The Humanist Association of Toronto provides a focus of activities and discussion for Humanists in the Toronto area. Please note: HAT events are open to the public, and views expressed do not necessarily represent the official views of the Humanist Association of Toronto. For all public statements, educational events, media enquiries, please contact the webeditor, who will forward your enquiry to our Spokesperson.
The Humanist Forum meets Saturday morning 11am-1pm
The Monthly Meeting the 2nd or 3rd Saturday at 1:30pm (TBD)
The Steering Committee meets 1st Wednesday, 7pm
The Book Group meets monthly.

HAT Forum
Sat Oct 1st 2016
11 a.m. to 1 p.m.
519 Church Street Room tba or 304
Topic: Sustainability and Humanistic Visions for the Future
Proposer: Jon Aldridge


-What kinds of sustainability are there and how are they linked?
--Economic, biological, environmental?

-Is sustainability important?
--What kind of world do we want to leave for others?

-Do we live in an unsustainable society?
--If the problem is societal, what can individuals do?

-Which resources are sustainable and which are not?
--Should we place a higher value on commodities that we are using up?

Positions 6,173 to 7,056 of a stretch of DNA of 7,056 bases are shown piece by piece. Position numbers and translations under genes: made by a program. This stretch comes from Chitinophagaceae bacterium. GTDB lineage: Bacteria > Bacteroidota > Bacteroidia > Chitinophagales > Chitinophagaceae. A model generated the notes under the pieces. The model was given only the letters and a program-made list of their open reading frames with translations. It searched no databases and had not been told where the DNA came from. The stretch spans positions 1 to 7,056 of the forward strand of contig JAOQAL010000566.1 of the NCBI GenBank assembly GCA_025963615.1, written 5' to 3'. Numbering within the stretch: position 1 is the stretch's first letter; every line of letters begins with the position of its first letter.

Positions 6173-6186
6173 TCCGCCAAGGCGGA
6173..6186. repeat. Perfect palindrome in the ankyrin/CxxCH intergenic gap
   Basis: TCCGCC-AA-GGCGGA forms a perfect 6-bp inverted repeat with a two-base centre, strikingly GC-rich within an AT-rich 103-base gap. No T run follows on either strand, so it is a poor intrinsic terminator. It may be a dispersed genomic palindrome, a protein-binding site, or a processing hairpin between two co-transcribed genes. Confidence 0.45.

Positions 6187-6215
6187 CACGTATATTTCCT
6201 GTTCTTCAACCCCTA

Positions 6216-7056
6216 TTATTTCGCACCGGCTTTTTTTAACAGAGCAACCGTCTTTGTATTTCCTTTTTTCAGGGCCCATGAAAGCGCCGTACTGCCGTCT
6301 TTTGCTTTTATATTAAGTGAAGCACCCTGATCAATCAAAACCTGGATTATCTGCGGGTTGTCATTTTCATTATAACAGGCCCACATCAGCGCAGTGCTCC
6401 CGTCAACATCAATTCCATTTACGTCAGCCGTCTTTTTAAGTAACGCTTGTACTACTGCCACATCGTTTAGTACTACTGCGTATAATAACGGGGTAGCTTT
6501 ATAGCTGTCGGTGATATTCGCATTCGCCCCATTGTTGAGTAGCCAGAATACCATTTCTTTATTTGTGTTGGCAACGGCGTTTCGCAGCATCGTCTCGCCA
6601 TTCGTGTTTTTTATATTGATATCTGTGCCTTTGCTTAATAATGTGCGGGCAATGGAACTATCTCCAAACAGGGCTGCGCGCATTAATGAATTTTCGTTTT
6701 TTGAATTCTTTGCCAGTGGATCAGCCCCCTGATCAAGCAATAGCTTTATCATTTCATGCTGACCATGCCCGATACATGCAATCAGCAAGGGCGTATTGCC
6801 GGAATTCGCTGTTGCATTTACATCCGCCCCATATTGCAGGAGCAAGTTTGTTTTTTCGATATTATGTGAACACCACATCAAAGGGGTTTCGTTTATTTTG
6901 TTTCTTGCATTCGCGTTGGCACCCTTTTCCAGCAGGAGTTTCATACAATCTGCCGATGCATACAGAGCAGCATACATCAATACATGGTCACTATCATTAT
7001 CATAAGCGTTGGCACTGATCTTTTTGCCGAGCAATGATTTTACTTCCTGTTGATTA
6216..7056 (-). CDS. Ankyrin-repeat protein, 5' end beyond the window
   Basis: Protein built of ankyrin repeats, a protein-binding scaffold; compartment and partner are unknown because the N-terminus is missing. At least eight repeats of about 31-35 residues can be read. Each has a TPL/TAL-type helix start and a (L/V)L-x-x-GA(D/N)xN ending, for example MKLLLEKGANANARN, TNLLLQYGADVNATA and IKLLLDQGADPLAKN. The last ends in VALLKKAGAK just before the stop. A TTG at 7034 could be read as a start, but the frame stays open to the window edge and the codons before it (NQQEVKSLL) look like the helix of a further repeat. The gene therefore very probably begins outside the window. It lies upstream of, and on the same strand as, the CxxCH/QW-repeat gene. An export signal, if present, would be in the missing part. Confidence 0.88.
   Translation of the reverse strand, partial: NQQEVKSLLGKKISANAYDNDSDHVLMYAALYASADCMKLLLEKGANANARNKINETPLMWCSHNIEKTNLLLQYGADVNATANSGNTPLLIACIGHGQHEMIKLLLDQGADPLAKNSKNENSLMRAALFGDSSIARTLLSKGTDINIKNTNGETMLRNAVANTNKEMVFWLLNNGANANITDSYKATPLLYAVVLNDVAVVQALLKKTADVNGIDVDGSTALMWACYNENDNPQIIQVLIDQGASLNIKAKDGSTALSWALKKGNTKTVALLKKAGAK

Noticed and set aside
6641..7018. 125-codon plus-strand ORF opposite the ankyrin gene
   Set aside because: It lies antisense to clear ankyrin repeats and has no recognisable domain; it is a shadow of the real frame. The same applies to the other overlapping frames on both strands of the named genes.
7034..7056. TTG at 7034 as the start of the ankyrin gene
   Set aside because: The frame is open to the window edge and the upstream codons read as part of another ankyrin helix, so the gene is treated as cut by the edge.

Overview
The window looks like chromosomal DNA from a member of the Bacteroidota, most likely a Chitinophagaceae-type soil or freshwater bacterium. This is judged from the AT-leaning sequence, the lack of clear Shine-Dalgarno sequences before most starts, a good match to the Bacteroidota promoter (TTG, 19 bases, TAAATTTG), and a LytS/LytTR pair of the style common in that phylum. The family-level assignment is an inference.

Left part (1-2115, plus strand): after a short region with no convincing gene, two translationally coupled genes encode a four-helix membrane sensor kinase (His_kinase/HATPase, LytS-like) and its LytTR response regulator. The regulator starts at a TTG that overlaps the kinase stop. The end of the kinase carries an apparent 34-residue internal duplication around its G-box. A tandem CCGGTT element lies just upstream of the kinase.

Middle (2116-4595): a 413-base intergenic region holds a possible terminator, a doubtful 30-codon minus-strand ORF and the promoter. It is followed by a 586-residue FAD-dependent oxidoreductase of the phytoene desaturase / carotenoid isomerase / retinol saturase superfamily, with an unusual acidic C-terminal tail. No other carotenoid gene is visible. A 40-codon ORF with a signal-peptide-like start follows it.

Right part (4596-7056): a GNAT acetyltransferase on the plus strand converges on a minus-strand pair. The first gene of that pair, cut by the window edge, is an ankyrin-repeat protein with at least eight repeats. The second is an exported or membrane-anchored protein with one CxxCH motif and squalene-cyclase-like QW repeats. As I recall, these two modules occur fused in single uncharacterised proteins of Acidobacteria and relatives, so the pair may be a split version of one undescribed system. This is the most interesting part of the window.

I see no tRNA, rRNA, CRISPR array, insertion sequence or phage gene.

-Can renewable energy be part of the solution?
--Can it replace the massive amounts of energy generated by other means?
--Just because we can produce energy in a sustainable manner, should we use it indiscriminately?

-Do our sustainability issues relate to (over)population?
--Does quality of life depend on how many people are living?
--Is life with so many humans sustainable at all?

HAT Forum
Sat Sep 24th 2016
11 a.m. to 1 p.m.
519 Church Street Room tba or 304
Topic: Moral Relativism
Proposer: Richard Dowsett

Morals are the personal or societal standards concerning the acceptability of thoughts held and actions taken. Moral Relativism is the idea that these standards are formed in a crucible of experience, history and culture. As such, they vary greatly across individuals, across nations, across time and between societies.